Although SL technologies for complex functional parts and prototypes have greatly improved in recent years, there is still a need to improve SL technologies for building functional electromechanical parts. There is a further need for achieving significant reductions in size, mass and manufacturing cycle times of low voltage electrical systems. Most RP systems allow building cycle sequences to be interrupted, thus opening the possibility of encapsulating electromechanical components within the model structure. For example, some have demonstrated the feasibility of encapsulating sensors and actuators in metal and polymer structures using Shape Deposition Manufacturing (SDM). Others have demonstrated systems for automatic dispensing of conductive, thermally curable media, such as DW inks, for maskless patterning of electronics. Limitations in speed and feature size, however, have prevented this technology's acceptance in the microelectronics industry. Recently, however, there have been several breakthroughs in DW ink dispensing for military applications which dispense advanced metallic inks through a hollow tip, precisely controlling the ink's flow and stopping points. Although there have been improvements in writing capabilities, many SL resins are incompatible, for example, with the high temperatures required to anneal, cure, dry and/or solidify DW inks. Thus, any attempts at integrating DW technologies with SL technologies have not been successful.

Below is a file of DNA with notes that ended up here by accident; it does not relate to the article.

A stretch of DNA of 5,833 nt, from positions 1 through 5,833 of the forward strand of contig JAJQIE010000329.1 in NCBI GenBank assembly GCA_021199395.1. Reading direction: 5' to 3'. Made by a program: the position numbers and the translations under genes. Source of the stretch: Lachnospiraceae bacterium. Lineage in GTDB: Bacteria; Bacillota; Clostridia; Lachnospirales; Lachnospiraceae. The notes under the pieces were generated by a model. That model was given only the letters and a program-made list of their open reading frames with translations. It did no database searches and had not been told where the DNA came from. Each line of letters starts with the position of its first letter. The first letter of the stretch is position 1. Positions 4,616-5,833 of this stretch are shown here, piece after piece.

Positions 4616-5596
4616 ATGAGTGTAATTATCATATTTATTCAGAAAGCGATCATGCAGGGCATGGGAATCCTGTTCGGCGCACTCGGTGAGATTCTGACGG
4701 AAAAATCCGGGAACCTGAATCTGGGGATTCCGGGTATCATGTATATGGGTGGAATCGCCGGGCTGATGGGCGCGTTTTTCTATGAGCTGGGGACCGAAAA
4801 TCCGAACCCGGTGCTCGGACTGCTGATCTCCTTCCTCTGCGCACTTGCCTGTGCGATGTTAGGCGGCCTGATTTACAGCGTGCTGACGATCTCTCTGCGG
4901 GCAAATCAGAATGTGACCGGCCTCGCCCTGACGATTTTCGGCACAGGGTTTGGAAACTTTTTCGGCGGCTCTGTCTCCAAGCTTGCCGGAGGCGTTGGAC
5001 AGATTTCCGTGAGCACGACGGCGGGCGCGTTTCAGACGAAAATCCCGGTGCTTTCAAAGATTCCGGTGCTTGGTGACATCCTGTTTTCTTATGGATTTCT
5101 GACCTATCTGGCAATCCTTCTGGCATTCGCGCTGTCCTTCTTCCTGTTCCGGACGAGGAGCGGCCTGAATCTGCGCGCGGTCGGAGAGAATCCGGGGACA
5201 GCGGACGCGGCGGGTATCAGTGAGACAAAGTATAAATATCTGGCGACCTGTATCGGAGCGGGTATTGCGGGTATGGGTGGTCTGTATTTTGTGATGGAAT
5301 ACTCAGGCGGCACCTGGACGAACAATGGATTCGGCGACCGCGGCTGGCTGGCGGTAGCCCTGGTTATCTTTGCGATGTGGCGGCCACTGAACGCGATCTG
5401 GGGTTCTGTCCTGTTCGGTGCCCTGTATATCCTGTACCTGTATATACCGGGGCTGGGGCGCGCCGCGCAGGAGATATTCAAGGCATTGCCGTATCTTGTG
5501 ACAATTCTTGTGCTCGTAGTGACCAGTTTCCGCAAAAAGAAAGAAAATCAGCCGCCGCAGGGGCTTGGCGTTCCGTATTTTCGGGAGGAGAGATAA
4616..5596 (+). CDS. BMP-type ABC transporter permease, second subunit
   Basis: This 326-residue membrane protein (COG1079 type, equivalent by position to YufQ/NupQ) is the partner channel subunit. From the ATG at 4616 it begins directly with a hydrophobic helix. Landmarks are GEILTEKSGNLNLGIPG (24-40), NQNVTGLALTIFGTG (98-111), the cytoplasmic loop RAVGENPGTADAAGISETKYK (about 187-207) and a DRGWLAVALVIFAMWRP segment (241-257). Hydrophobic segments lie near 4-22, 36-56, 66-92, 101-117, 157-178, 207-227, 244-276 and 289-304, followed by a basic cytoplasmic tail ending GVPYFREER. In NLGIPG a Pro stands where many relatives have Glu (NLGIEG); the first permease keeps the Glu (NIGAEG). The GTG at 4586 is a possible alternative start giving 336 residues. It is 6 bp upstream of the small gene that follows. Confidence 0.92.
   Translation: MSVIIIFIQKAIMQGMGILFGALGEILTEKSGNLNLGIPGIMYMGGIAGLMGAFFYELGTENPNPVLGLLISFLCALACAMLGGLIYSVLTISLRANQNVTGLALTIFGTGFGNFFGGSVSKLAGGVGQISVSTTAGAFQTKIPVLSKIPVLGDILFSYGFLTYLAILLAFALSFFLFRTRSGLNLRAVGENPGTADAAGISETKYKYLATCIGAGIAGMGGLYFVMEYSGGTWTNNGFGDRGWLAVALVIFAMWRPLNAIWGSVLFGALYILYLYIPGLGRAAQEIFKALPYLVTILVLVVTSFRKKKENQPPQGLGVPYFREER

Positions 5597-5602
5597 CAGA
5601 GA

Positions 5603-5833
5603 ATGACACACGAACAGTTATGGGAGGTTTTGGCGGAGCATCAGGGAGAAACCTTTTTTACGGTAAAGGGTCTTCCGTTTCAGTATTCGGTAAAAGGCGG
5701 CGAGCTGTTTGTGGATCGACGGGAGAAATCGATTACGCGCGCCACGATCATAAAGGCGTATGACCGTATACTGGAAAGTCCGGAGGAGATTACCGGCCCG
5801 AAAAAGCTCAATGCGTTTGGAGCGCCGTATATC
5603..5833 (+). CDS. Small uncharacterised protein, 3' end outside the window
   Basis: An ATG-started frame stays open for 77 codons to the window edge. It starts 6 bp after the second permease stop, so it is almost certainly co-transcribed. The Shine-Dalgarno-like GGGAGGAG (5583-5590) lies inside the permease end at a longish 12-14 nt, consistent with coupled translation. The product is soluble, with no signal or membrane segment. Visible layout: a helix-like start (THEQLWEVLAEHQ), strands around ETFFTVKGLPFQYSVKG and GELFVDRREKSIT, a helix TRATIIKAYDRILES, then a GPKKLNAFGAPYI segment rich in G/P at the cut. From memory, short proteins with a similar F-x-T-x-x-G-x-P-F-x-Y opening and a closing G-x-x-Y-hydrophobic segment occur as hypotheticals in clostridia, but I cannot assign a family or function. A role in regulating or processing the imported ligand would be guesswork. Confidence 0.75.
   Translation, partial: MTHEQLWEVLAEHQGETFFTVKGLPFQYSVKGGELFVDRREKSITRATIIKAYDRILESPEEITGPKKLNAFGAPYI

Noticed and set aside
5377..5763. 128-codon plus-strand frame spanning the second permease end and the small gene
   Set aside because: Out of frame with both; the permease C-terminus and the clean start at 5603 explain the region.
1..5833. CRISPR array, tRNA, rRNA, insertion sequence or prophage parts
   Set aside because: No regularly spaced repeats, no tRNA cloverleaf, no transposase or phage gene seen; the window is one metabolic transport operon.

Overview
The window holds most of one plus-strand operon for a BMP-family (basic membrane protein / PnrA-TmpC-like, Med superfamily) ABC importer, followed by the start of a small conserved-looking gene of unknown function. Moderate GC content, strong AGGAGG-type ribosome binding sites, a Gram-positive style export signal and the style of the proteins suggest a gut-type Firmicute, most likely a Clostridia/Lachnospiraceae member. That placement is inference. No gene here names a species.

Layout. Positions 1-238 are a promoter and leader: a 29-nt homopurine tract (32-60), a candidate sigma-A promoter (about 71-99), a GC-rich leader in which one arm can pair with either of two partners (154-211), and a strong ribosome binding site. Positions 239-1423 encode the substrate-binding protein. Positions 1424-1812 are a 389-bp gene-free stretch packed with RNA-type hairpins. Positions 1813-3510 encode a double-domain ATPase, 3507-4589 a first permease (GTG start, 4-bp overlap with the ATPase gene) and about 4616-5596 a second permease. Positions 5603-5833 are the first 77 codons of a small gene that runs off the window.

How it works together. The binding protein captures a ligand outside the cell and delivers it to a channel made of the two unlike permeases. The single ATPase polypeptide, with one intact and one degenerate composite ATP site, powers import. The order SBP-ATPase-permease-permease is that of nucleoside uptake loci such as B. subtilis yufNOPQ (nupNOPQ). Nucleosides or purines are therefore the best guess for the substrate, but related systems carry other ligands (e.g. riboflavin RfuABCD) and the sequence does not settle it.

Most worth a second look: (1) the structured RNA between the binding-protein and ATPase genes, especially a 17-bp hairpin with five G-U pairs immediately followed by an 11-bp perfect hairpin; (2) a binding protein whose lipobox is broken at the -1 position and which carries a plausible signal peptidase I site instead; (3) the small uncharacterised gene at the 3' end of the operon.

What is desired is a system and method for automated deposition of fluid media during SL on SL-created surfaces, automated curing of the media and continued building without the need to recalibrate or intermediately wash or cure. What is desired, therefore are improvements in part building technology and, in particular, improvements in the integration of curable media, such as DW inks, with SL technologies without contamination. Specifically, there is a need for low cost, efficient and easy-to-use SL processes that accommodate DW ink dispensing technology to fabricate, for example, complex 3D, multi-layered, high density, integrated and fully functional electromechanical systems. These electromechanical systems are more compact, less expensive and more reliable than their conventional predecessors. Additionally, by removing heavy cables, redundancy can easily be designed into a structure where previously it could not be, thus allowing significant size and weight savings for applications such as those in the aerospace and space industries. What is needed therefore is an integrated system capable of manufacturing fully functional electromechanical systems that are more compact, less expensive and more reliable than their conventional counter parts.